Last year was a tough one for philanthropy. The Guggenheim turned down a donation from the Sackler family of Purdue Pharma fame. The MIT Media Lab’s director resigned after accepting donations from Jeffrey Epstein. And the FBI’s “Operation Varsity Blues” landed Stanford and USC, among other schools, in national headlines for bribery charges against their employees.
Stanford-affiliated Fulbright recipients said they face many uncertainties, including whether they can complete their research and degrees.
Several attendees proposed making environmental education a graduation requirement for GSB students.
While many Stanford students consider spending time at well-known tech companies a smart career choice, they tend to view them more critically today than in the past.
As one of the Bay Area’s largest medical centers, Stanford Hospital must be ready to address the outbreak, doctors say, but they remain optimistic that the virus will be contained.
The donations come from more than 55,000 donors and will go to support a variety of academic and research activities.
Chris ’20 started “hitting” a close friend’s Juul two years ago. By the time his friend left to study abroad six months later, Chris realized he’d become addicted to nicotine. So he bought a pack of cigarettes. San Francisco is banning e-cigarette sales entirely this year, following the defeat of Proposition C, a ballot measure that would have restricted sales rather than impose an outright ban, in the November 2019 city elections. The city is taking the lead in what seems to be a nationwide legislative shift aimed at reducing youth vaping. The FDA recently announced a partial ban on flavored vape products, and this week California legislators introduced a bill that would prohibit flavored tobacco sales throughout the state.
The Daily sat down with the president's former ISIS czar, Brett McGurk, to learn about the situation in Syria and why he left the administration to become a lecturer at the Freeman Spogli Institute.
The administrative guide that describes University policy on student employment says students are “encouraged to limit their hours of work so that they may devote sufficient attention to their studies.
For students like Josh Cobler ’20, the world of academic and career possibilities that Stanford offers can be difficult to navigate. When becoming a doctor or a lawyer or a software engineer doesn’t feel quite right, simply knowing there are other jobs out there isn’t completely reassuring.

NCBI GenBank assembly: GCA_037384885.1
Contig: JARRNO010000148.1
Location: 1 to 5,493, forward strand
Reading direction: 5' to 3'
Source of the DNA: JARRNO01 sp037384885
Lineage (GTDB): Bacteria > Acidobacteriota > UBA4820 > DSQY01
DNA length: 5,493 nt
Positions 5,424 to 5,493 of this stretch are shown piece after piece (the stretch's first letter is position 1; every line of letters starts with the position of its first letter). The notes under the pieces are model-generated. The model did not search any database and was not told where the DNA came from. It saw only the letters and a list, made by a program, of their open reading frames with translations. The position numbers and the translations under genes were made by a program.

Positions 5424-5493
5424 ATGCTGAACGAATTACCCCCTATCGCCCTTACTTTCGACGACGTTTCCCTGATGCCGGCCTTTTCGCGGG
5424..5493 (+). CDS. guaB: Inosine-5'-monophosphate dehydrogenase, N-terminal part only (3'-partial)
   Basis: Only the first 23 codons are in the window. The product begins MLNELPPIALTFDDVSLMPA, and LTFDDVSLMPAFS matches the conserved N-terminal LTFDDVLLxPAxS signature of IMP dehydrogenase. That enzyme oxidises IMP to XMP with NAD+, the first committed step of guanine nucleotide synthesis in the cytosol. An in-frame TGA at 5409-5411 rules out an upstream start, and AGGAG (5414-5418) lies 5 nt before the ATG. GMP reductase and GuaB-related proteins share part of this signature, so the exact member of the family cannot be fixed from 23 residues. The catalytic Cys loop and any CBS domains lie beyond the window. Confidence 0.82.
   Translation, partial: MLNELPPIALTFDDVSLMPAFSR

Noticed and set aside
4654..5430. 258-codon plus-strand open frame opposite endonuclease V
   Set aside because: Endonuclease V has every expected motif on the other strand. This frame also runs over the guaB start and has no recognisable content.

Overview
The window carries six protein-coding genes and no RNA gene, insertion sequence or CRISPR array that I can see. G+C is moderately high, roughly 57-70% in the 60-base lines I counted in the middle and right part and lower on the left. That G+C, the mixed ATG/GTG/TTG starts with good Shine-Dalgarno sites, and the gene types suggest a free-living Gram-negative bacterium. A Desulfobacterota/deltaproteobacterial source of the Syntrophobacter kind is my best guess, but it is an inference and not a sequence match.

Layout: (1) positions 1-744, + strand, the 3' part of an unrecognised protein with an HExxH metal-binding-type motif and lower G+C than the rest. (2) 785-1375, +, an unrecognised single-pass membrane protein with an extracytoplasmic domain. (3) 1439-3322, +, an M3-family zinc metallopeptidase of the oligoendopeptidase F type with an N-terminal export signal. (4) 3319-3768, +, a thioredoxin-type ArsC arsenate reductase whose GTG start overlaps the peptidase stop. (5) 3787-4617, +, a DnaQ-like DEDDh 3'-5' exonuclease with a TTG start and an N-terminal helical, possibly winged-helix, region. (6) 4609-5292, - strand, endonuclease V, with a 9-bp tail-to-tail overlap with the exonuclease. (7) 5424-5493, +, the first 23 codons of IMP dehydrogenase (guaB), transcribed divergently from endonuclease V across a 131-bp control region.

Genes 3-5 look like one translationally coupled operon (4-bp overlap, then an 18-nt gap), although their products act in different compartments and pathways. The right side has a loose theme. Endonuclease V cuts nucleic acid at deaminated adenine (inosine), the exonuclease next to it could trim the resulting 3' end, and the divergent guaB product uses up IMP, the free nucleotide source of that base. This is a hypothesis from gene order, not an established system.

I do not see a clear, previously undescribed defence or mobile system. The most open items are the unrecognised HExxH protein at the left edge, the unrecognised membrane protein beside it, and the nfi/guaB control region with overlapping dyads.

Editor’s note: The following article contains references to self harm and suicide as a result of homophobia that may be troubling for some readers. In 1970, Maud Hanson Nerman ’71 published an anonymous op-ed in The Stanford Daily titled, “Adjusting to Gay Life.” After trying and failing repeatedly to convince herself she was straight, Nerman…
Marissa Cassar, a front desk employee at the Stanford Shopping Center SoulCycle, says she notices “a good amount of students, especially Stanford students” coming into the cycling studio.
Stanford professors and representatives from EarthRights International and the Accountability Council gave a panel discussion Tuesday on the Feb. 27 Supreme Court decision in Jam v. International Finance Corporation.
Martin Hellman, electrical engineering professor and adjunct senior fellow for nuclear risk analysis with the Federation of American Scientists, released a report this week in collaboration with the federation calling on U.S. citizens and policymakers to take a wider view of global issues. Hellman argues that, in an era of weapons of mass destruction, terrorism and climate change, American national interests are closely connected to “global security.”
Due to both visitor complaints and concerns about tree health, Stanford’s grounds management eliminates a number of caterpillars each year.
Amanda Calabrese ’19, Greta Meyer ’19 and Elijah Zenger ’19 are on a mission to create a more comfortable, more sustainable, leak-free tampon. Their idea, which originated in the “Technology Entrepreneurship” class last fall, quickly gained attention from professors and funders, and will, they hope, turn into a marketable product soon.
Two years ago, noise from parties on the Row would wake up political science professor Clayton Nall’s infant child at two or three in the morning. Despite Nall’s short commute, says his wife Marina Gruver: “We hate it here.”
The City of Palo Alto’s multi-year “Upgrade Downtown” infrastructure and street improvement project, slated for completion in 2021, promises repaved streets, widened sidewalks and a new downtown parking garage.
Yoga to the People aims to bring yoga to students of all backgrounds, skill levels and incomes. In addition to San Francisco, the studio has locations in New York, New York; Tempe, Arizona; and Berkeley, California.
Both mother and daughter moved to the U.S. from Britain to pursue educational and career opportunities. They co-founded the Yasmin Leadership Academy, which provides career coaching and scholarships to young women.
Although DCI fellows attend lectures alongside younger students, they do not usually write papers, take exams or attend section meetings, and they do not receive grades for their coursework.